Tag Archive: Startup

B2B Sales Lessons from GetGlue

fraserdemocampLast week’s Sales Peer to Peer at the Innovation Factory in Hamilton featured Fraser Kelton, COO of New York-based GetGlue.

Fraser was in town to speak on the B2B sales lessons he’s learned at GetGlue, one of the pioneers in providing second screen experiences.

As a side note, TV guide app company i.TV recently announced the acquisition of GetGlue and their 4.5 million registered users for its second-screen and TV check-in service.

Here are some key takeaways from the presentation:

1) When It Comes to Startups, There Are 2 Types of People – Building and Sales

When you work for a startup you’re either doing one or the other – there’s no room for anyone else on the team. As we like to say at VA Partners, everyone is in sales for a new business.

2) Sell What You Have

At the beginning of the sales effort, because you don’t have results yet, you have to sell what you have. For GetGlue’s first close that meant the opportunity for a really great PR story for their client.

3) Make Your Customers Look Good By Helping Them Be Successful

This aligns very well with the lesson above. Following GetGlue’s first sale, their first customer’s decision maker was promoted in part because of her decision to go with GetGlue.

4) Leverage an Existing User Community Where Possible

For GetGlue they were able to leverage fans/users to help close new clients by having them relay their feelings on the solution

5) Mining Linkedin is a Top Meeting Generation Strategy

GetGlue used direct connections to find 2nd connections through Linkedin. The response rate and success rate was significantly better than with cold calling or cold emailing.

6) Keep Tweaking Your Sales Pitch Until You Find One That Repeatedly Works Well

When GetGlue started, the team wasn’t sure whether their story would resonate with prospects. They tried different slide decks in meetings and continuously evaluated the results until they settled on the best story, one that worked time and time again.

7) Always Deepen Your Relationships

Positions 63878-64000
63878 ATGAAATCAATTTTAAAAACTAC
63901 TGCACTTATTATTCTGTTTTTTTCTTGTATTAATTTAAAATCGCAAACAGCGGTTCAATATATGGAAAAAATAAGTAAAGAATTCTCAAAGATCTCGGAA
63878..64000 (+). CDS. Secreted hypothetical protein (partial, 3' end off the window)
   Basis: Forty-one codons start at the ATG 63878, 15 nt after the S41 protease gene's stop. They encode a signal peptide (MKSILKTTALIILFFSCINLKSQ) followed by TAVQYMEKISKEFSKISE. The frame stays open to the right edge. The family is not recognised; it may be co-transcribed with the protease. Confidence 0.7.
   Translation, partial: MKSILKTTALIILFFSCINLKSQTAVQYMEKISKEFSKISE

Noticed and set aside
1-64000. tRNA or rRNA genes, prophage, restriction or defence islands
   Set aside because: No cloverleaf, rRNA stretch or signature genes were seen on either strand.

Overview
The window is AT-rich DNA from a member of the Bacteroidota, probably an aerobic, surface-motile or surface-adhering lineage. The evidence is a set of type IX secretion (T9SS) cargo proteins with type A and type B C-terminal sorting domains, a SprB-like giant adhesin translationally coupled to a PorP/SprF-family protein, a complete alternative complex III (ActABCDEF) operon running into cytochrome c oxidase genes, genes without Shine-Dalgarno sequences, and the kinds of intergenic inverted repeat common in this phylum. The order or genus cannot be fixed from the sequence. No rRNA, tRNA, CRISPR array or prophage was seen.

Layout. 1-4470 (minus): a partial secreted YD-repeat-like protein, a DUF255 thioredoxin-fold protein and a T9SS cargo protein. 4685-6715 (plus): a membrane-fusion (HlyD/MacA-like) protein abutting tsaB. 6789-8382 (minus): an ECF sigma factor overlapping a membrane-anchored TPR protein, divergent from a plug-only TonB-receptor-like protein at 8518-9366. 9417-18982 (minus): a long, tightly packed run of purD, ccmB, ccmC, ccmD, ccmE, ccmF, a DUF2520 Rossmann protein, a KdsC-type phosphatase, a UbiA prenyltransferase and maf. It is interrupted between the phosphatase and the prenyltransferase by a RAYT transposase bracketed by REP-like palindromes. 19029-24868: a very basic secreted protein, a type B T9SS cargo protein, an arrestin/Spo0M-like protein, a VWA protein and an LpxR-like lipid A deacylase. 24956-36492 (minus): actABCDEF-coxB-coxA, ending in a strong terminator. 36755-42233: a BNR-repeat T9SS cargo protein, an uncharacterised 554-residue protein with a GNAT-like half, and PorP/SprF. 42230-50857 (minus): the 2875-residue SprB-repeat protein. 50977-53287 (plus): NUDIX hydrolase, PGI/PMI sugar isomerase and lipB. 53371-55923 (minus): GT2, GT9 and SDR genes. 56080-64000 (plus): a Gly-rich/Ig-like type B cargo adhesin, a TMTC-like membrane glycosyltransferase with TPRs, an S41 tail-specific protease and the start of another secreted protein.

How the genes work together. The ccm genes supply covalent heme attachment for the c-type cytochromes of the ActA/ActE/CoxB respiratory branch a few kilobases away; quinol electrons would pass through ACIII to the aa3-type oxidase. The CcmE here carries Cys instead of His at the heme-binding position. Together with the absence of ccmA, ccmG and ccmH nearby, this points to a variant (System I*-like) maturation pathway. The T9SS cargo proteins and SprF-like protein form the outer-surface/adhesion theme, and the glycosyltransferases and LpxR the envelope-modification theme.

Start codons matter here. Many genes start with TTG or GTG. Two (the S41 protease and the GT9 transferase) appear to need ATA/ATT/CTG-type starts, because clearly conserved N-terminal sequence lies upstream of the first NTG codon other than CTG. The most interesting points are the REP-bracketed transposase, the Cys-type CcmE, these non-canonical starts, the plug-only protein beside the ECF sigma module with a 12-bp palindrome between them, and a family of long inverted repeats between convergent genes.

GetGlue would start with new clients through one specific area of their business, usually around a particular show. They would then methodically go through the account, referencing past work, until they had all the business within an account.

8) Integrate Into Your Customers Regular Processes

By providing analytics and interfacing with many parts of their customers’ businesses, the GetGlue solution became fundamental to measuring the success of many broadcasts.

9) Momentum is the Oxygen for Startups

It’s important to remember to always continue moving forward, even in small steps when you need to, to make your business successful.

10) Make Sure That Onboarding is Very Easy for End Users

It can be expensive and time consuming to sign new users or customers. If they abandon soon after you get them signed up, all of your sales and marketing effort is wasted in the blink of an eye.

If you live or work in the Hamilton area, please join us for the next Sales Peer to Peer at the Innovation Factory on February 5th, 2014.  If you’re looking for other B2B sales strategies to help your startup grow, check out our white paper on building a startup sales team.

Choosing the Right Social Media Tools for Your Startup

By now we’re all aware of the importance of social media for marketing and sales. There’s no marketing tool that can rival Facebook’s usability and visual nature. Except for Pinterest. And Twitter’s interconnectivity and speed is unrivalled in the history of mass communications. LinkedIn is the only avenue for B2B marketing and sales that matters. The list goes on and on.